When Millie Edmonds wanted to adopt last year, she scoured the Internet, looking for dogs who needed a good home. That's when she found Cali. Cali was rescued from a puppy mill. She spent her first year locked with other dogs in a wire cage.
"Their feet spread. They looked like webfeet. Now she's got little paws," said Mildred Edmonds.
For Millie, it was love at first sight, even after she got sobering news - Cali had twelve tumors in her mammary glands. You could say the two were destined to be together. Millie is a two-time cancer survivor.
Dr. Karin Sorenmo is an oncologist at the University of Pennsylvania Veterinary School. Last year, she created the shelter canine mammary tumor program to provide free care to shelter dogs with tumors.
They collect the canine tissue samples for scientists to compare with human ones. Unlike humans, dogs have five pairs of mammary glands. Most dogs who have tumors in one gland will develop others. Researchers can study the tumors in all stages of development.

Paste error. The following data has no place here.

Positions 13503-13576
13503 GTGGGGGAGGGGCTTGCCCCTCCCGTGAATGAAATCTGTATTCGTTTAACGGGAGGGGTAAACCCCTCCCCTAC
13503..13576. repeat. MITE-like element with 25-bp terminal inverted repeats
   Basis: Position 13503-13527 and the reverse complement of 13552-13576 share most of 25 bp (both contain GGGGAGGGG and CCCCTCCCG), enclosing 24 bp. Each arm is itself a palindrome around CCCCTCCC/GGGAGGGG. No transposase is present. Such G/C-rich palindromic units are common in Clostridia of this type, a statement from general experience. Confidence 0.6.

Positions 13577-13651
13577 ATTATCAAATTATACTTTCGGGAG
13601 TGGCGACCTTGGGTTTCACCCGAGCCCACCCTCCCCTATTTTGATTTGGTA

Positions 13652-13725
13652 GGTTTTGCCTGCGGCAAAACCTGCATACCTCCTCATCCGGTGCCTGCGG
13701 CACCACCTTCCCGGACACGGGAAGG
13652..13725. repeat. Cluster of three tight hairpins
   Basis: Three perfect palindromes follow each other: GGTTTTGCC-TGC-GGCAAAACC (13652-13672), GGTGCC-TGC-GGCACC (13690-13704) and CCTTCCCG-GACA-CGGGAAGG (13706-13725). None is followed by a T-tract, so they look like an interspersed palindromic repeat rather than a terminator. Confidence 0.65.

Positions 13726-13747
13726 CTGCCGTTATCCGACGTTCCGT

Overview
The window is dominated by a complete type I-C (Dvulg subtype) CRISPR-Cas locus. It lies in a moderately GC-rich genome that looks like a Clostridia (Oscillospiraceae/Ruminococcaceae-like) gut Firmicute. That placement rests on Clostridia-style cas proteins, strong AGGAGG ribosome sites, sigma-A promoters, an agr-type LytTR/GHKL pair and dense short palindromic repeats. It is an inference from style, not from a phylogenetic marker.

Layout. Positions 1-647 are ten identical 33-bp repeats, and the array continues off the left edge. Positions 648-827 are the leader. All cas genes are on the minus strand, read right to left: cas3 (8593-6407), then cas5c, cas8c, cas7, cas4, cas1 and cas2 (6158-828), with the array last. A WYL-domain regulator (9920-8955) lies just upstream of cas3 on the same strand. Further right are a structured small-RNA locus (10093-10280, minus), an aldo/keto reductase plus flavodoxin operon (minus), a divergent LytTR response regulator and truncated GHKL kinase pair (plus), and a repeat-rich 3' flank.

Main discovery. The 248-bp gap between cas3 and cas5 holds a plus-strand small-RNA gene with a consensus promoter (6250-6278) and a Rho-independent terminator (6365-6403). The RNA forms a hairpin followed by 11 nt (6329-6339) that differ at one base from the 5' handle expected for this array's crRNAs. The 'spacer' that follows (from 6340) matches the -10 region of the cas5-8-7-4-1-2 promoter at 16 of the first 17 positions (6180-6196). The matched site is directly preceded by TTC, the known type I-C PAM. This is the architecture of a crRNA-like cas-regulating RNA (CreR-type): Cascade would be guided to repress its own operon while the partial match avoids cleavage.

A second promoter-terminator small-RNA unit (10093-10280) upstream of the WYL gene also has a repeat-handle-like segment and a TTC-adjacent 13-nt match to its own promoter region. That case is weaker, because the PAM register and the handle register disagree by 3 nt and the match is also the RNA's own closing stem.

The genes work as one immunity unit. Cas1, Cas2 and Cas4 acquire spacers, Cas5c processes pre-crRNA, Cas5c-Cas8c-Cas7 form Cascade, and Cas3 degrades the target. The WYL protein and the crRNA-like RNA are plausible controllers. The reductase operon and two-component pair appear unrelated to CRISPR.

"So if we can figure out what happens when a tumor becomes malignant, what are the most important genetic alterations,-maybe there will be a target that can be drugged," said Dr. Karin Sorenmo, Oncologist, University of Pennsylvania School of Veterinary Medicine.
Potentially stopping the spread of the cancer cells. Millie Edmonds says Cali is part of a family with a history of cancer, that she hopes will stop before her granddaughters come of age.
"If they didn't have to worry about it. That would be the best thing."
"You need to take care of the four-legged people too. If helping them, helps us, all the better."
For More Information, Contact:Kelly StrattonDirector of Communication, University of Pennsylvania215-898-1475 firstname.lastname@example.org
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